The Loft Program provides meals, tutoring, structured programming, and transportation to and from The Goodman Center for all the students involved in the program. The Loft analyzes each student’s problems individually to best utilize its resources and programing for that given child. Whether it is helping a student who is falling behind in coursework or helping a student graduate on time by offering “credit recovery” courses, the programming is narrowly tailored to fit the individual student’s needs.

About the Project

about the project

The Lussier Loft Afterschool Program operates out of The Goodman Community Center providing the crucial programming, facilities, and resources needed in order to counteract gaps in opportunity observed when comparing Dane County’s African American middle and high school students to their white youth counterparts. The Lussier Loft offers a state of the art facility for young adults to participate in a wide range of structured academic and asset-building programming specifically aimed at addressing the high racial disparities found in Dane County between African American youth and white youth. According to Race to Equity, Wisconsin Council on Children and Families’ report on the state of racial disparities in Dane County, African American youth are not only comparatively disadvantaged compared to their white peers within the county, but they also have less opportunity and fare less well than African Americans elsewhere in the state and even the nation. The racial disparities in Dane County run deep and can be seen in a multitude of areas including academic achievement, juvenile incarceration rates, and poverty levels. By shaping their programming and facilities towards academic, recreational, and social learning purposes, the Loft aims to help bridge disproportionate gaps in opportunity that Dane’s socioeconomically disadvantaged African American children face.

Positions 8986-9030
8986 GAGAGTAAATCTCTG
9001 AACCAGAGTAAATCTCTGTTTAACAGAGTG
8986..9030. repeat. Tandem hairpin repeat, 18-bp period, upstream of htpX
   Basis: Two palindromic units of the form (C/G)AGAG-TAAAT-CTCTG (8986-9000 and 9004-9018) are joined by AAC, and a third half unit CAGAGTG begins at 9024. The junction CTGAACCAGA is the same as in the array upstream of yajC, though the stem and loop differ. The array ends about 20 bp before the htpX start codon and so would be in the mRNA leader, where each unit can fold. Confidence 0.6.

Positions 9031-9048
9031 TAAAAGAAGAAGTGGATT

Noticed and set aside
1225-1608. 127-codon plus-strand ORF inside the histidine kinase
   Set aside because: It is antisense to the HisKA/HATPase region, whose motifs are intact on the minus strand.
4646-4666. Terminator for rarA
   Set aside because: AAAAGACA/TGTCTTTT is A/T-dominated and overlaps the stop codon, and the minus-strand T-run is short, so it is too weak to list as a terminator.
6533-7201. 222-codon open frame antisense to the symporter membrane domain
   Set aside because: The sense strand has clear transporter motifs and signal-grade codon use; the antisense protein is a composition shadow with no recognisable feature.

Over the past two years of volunteering at The Goodman Community Center, I observed first-hand how prevalent these opportunity gaps are in Madison. It was not uncommon for the children I tutored in study hall to be multiple grade levels behind in fundamental areas of their education especially the core curriculum fundamentals such as math and reading. Through my own observations, I became aware that many of the racial disparities seen in Dane seem to be interconnected with what I term as “hidden risks” that youths in the program face. These “hidden risks”, are factors that are common to many of the students who attend the Loft which tend to be present before achievement gaps are found and may be at least partially responsible for those gaps. I found that many of the problems which the participants have are not easily apparent; they are only realized after building a relationship with the student, the school, and the family. These “hidden risks” are often times as simple as a child lacking adequate food, lacking a ride to or from school, or lacking parental supervision after school. Frequently, the smaller-scale “hidden risks” go unnoticed and have an enormous impact on the child and his or her future success. For instance, when a child is numerous grade levels behind in reading, the underlying “hidden risk” may be that the child does not have a dependable ride to school each day, or must stay home to babysit his or her younger siblings.

The Lussier Loft Program provides an often overlooked but vital link between the kids, the community, the school, and the parents or guardian(s) of the child. The program recognizes and then addresses these risks by providing its participants services like: transportation between school/The Goodman Center/home; after school snacks and dinner; one-on-one tutoring; and supervised childcare every afternoon. There is no doubt that realizing and correcting the fact that if a child is hungry all day, he or she will not be able to effectively learn in school. My hope is to show the value and effect Lussier Loft’s programming and facilities have in reconciling Madison’s African American youth population’s gap of opportunity. This program out of The Goodman Center is acting to identify and counter the issues in the lives of these children that will level the playing field and increase their opportunity for future success.

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the lussier loft afterschool program operates out of The Goodman Community Center providing the crucial programming, facilities, and resources needed in order to counteract gaps in opportunity observed when comparing Dane County’s African American middle and high school students to their white youth counterparts.